170 Local Students Visit Dartmouth for Science Day 2014

On April 11, 2014 by Grad Forum

science_day_thumbnail_2What do brains, a motion-controlled nanocopter, ice-nucleating bacteria, and the carbon cycle all have in common? Each of these was a central component of an activity at the second annual Science Day at Dartmouth coordinated by Graduate Women in Science and Engineering (GWISE) on April 5. Over the course of five hours, students and their parents navigated a science “open house,” consisting of 19 activities in 9 departments across campus. Overall, about 170 students participated, mostly ranging in age from 10-14.

Graduate students from various programs designed and executed the individual science activities, and GWISE leaders Anna Prescott, a third-year psychological and brain sciences (PBS) graduate student, and Kiah Sanders, a fifth-year microbiology and immunology graduate student, coordinated the overall event.

science_day_thumbnail_4Participation this year at Science Day increased 60-70% from last year, much of which was likely due to a broader marketing campaign leading up to the event. As for the event itself, “We had great feedback from parents and kids,” said Prescott. Graduate student volunteers also enjoyed the event. Prescott noted, “When I asked them how it went, most responded with examples of how excited or absorbed the kids were in the activities.” This sentiment was echoed by fourth-year microbiology and immunology graduate student and Science Day volunteer, Gary Huessler: “My favorite thing was the kids’ enthusiasm. I had an 8-year-old girl at my station tell me with a beaming smile that she was ‘super excited to see all the science!’ That alone made it worthwhile!”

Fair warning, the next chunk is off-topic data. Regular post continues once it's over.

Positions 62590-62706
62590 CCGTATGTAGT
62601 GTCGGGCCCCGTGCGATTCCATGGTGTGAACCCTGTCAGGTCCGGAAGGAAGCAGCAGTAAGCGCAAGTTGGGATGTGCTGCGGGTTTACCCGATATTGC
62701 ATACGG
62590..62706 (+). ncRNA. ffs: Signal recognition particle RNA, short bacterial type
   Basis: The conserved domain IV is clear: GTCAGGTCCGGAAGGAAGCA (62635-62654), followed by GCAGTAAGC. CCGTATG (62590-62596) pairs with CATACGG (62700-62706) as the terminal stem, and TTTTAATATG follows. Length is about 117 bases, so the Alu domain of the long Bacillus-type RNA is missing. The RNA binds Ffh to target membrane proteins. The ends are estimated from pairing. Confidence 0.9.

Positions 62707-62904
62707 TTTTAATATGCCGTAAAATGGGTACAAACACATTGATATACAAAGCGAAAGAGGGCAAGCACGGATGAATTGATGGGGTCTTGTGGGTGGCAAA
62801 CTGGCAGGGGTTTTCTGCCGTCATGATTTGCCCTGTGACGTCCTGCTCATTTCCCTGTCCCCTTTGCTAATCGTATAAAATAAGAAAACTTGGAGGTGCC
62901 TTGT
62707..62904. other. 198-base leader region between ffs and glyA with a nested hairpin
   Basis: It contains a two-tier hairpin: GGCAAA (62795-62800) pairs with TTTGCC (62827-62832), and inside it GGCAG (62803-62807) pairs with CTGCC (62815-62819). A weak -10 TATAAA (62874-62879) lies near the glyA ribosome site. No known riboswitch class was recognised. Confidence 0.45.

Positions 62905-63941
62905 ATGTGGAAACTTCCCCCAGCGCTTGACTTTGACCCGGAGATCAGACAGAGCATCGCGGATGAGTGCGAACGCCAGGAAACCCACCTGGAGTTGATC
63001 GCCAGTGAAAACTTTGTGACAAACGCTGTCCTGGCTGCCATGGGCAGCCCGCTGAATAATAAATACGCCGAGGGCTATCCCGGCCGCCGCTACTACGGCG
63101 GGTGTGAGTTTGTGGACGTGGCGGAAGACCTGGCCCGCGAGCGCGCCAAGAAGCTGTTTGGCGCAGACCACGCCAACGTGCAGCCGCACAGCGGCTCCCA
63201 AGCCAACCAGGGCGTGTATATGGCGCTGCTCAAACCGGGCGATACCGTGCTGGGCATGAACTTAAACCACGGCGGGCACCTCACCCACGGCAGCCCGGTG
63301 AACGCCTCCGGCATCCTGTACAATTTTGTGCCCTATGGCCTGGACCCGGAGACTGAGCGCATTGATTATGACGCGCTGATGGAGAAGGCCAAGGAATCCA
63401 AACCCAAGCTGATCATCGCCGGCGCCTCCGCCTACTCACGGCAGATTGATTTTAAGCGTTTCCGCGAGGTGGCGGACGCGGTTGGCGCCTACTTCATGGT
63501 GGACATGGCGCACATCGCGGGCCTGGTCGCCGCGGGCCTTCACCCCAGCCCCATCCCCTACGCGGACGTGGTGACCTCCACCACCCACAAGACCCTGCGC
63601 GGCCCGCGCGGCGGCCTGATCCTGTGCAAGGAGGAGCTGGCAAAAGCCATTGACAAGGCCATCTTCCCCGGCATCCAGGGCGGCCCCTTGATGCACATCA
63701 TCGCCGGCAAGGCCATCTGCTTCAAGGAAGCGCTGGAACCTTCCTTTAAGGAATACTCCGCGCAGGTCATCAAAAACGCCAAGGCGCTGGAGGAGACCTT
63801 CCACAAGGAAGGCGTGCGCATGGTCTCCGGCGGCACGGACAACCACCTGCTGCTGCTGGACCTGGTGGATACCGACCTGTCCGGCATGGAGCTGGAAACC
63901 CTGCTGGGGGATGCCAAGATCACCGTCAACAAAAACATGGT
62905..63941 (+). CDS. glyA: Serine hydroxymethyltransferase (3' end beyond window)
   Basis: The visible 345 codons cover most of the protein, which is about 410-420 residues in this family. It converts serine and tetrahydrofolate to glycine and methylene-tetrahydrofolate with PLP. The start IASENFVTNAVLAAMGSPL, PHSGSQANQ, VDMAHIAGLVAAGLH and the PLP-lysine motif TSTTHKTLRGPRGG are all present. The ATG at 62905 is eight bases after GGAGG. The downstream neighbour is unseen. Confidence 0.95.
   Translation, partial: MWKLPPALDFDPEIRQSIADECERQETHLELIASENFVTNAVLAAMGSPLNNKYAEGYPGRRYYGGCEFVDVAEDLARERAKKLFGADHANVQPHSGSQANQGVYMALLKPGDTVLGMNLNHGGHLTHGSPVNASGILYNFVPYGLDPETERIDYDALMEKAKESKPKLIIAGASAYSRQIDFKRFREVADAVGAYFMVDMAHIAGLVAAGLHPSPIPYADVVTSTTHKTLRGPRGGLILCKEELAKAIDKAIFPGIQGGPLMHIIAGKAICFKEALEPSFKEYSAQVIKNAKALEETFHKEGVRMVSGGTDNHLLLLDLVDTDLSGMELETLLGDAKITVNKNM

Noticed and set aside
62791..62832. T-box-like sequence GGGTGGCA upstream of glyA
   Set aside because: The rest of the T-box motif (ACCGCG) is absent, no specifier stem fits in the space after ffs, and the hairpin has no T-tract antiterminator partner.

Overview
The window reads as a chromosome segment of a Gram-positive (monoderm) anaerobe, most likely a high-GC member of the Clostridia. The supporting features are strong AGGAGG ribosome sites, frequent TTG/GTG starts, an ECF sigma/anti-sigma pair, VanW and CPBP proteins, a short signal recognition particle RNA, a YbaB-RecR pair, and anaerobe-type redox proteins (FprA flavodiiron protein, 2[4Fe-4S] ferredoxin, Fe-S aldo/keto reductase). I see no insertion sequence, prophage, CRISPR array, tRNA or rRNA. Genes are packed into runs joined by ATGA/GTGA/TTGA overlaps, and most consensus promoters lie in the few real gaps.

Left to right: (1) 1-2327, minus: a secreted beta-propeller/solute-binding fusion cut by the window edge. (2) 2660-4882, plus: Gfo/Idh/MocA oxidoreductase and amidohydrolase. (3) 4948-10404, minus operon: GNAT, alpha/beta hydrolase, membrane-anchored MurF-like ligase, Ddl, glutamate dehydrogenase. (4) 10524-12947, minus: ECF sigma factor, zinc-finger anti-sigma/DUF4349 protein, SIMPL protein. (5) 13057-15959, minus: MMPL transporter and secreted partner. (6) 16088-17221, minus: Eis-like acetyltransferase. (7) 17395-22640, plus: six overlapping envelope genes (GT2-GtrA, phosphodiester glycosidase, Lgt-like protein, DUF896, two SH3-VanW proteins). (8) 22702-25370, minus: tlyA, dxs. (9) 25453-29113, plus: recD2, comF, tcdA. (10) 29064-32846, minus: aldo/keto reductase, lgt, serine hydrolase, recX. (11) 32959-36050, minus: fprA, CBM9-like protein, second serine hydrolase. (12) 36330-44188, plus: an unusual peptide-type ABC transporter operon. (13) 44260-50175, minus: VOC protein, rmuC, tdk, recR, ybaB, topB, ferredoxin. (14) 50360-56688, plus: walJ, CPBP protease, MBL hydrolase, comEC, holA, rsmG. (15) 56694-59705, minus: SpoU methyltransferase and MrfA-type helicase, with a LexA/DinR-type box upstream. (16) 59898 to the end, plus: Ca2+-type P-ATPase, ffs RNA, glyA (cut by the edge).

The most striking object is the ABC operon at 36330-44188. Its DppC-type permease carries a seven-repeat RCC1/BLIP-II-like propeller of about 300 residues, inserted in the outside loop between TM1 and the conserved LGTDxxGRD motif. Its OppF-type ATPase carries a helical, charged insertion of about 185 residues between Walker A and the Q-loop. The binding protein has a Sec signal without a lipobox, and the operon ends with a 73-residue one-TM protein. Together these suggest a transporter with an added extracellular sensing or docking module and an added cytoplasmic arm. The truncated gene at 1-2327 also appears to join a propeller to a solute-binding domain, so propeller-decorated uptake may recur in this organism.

science_day_thumbnail_5According to Prescott, “I think grad students are ideally suited for STEM outreach to kids
because we’re still young enough that they might not see us as ‘grown-ups’ quite yet.” She continued, “What makes this event unique is that it takes place on campus, in the buildings and labs where real scientists do their research every day. It’s easier for a child to imagine what a career in science looks like if they’ve seen it first-hand, and the more clearly they can imagine such a career the more likely they are to imagine themselves doing something similar one day.”

According to Sanders, “GWISE will most assuredly hold Science Day next year!” This should be welcome news for one of the third-grade participants from Hanover, who was briefly interrupted while extracting DNA from strawberries. When asked if she thinks she wants to be a scientist someday, she answered, without hesitation, “Definitely!”

by Jeanine Amacher

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